Mike McQueary may be an assistant football coach at Penn State, but what he is most famous for right now is being the man who saw a young boy being raped and sodomized and did nothing. I don't care how powerful your boss is, if you see him raping a child, you do something. And now, McQueary claims we are all wrong, that he, in fact, did do something.
A source told The Morning Call of Allentown, Pennsylvania that McQueary sent an email dated November 8, saying: "I did stop it, not physically, but made sure it was stopped when I left that locker room." He also claims he called the police. Never mind that he didn't mention his heroics in the grand jury testimony. Maybe it's true. But a more likely scenario is this: He has been so vilified and raked over the coals, he will say anything to look better.
In the email McQueary also wrote that he "is getting hammered for handling this the right way or what I thought at the time was right." I kind of get that (sort of), but I also kind of think if you see a child getting raped, you don't stay at the same school for years, especially if you are aware of the cover-up.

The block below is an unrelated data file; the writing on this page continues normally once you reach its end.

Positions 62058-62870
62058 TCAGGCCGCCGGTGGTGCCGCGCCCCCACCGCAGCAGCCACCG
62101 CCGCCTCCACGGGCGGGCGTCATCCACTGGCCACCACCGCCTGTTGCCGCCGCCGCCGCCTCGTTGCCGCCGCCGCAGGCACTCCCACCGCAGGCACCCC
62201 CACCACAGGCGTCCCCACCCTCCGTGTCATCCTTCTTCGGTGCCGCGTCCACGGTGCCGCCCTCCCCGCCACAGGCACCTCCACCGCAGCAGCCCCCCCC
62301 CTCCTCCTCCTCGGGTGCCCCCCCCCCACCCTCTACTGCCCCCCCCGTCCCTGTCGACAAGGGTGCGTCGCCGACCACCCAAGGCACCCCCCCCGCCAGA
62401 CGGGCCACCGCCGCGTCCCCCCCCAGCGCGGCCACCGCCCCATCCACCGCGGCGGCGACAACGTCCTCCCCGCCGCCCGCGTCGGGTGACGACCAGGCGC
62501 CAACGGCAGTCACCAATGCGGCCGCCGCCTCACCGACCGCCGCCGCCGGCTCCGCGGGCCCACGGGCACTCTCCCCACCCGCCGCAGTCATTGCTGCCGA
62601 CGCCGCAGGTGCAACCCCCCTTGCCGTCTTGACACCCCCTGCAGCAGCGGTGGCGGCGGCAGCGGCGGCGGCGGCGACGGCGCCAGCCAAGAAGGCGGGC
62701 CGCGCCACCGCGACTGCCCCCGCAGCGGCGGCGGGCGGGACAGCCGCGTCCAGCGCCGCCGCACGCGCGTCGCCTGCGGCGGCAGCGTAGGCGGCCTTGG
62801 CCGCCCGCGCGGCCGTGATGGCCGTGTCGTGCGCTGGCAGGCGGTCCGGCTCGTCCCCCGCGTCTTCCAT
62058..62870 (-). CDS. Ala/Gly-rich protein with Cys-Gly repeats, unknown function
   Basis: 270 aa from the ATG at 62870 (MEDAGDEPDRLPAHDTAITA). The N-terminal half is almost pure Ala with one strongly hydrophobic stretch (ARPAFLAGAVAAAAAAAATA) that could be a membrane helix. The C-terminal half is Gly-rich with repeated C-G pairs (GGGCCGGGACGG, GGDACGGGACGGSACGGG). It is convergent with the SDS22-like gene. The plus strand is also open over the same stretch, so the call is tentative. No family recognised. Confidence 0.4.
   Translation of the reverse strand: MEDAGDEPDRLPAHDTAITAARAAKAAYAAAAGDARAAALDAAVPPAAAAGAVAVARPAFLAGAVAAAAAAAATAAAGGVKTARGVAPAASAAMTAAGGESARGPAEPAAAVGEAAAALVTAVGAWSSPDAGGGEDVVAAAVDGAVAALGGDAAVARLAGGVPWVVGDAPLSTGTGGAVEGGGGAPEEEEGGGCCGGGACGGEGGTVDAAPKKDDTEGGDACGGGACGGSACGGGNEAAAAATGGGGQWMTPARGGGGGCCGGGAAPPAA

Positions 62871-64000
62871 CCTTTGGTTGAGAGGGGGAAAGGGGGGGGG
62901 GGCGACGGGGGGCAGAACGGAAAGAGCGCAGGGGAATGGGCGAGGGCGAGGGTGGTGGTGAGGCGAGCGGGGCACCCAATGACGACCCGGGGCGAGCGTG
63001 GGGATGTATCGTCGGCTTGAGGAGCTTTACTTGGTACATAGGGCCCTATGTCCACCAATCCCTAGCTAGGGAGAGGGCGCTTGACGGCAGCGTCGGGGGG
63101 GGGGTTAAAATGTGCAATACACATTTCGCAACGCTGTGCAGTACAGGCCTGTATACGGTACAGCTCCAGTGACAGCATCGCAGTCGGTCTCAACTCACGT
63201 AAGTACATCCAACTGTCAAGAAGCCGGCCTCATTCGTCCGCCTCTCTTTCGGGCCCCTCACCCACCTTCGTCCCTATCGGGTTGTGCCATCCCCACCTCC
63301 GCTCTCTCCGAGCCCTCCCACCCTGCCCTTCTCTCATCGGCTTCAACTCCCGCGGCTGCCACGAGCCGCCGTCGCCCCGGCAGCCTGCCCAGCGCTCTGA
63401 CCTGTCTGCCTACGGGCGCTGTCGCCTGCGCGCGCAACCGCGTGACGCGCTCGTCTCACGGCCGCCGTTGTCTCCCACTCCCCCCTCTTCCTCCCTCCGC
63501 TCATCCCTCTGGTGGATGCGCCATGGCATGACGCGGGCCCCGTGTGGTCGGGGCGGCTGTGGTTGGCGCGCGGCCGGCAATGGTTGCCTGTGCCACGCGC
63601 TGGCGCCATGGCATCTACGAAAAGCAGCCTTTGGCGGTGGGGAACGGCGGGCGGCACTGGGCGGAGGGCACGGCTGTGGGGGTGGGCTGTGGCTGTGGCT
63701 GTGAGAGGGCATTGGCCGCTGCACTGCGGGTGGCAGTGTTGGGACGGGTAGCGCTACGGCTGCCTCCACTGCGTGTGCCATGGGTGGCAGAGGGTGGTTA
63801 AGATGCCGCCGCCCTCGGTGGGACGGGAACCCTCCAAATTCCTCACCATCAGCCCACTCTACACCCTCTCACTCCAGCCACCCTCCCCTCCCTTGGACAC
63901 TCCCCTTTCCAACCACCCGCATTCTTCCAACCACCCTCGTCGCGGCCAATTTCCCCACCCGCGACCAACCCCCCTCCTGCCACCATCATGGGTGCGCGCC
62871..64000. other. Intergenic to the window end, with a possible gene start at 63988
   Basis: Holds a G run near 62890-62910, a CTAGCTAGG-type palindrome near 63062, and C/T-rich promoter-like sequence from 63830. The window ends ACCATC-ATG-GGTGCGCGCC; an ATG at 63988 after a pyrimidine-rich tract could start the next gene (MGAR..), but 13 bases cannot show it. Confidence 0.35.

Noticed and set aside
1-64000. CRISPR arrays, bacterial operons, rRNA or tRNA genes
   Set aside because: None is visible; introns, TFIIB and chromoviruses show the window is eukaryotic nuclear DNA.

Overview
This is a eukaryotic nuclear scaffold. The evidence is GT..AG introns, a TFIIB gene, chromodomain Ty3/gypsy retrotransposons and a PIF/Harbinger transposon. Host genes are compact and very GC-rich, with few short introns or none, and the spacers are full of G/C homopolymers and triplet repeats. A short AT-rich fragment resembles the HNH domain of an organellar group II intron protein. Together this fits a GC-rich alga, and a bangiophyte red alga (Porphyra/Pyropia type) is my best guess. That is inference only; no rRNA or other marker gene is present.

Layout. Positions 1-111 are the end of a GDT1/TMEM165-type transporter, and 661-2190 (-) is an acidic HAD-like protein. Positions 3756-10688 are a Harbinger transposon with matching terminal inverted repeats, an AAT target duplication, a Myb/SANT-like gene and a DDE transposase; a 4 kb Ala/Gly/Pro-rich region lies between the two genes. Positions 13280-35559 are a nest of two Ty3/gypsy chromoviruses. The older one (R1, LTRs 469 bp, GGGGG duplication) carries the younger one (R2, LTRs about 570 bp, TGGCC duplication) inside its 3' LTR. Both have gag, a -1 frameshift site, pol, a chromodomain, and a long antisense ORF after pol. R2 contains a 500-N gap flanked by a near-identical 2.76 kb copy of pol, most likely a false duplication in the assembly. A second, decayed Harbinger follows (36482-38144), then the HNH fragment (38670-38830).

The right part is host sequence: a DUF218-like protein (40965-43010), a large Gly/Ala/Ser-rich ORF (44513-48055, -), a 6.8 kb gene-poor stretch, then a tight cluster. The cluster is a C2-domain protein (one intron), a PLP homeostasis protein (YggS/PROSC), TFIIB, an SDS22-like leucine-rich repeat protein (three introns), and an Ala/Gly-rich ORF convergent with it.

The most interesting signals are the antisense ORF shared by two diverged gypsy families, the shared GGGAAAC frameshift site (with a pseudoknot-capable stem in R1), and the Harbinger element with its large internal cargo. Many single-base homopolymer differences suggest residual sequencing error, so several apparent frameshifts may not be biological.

Maybe we could give him the benefit of the doubt (big maybe) and maybe we could say he was afraid of losing his job, of being un-hireable, of the horror of what he saw. Maybe we can give him those things. But it's awfully hard to give him the benefit of the doubt when he stayed at the school where he saw those awful things for 10 more years.
Consider this: If you knew that a person in your midst had committed such egregious, filthy acts and your superiors handled it by sweeping it under the rug, would you want to stay? Personally, I may not be able to answer what I might do in the moment if I walked in on what McQueary walked in on. I may have frozen and been unable to move. I'd like to think I would scream for help or dial 9-1-1 or, if I felt strong, I might try to physically get involved. But I know I would have left that school as quick as I could.
McQueary did none of those things. No matter how much his story changes, one thing is clear: He knew and he did nothing in the long run. He has been persecuted plenty and certainly he isn't the person who abused those children. But he didn't save them. What did that poor boy think when he saw McQueary? Did he think he would get justice? Did he think someone had come to save him?
If that boy gets any justice, it will not be because McQueary did the right thing. It will be because others did. And that means no matter what story he tells, he still looks terrible.
Do you think McQueary is just trying to save his hide?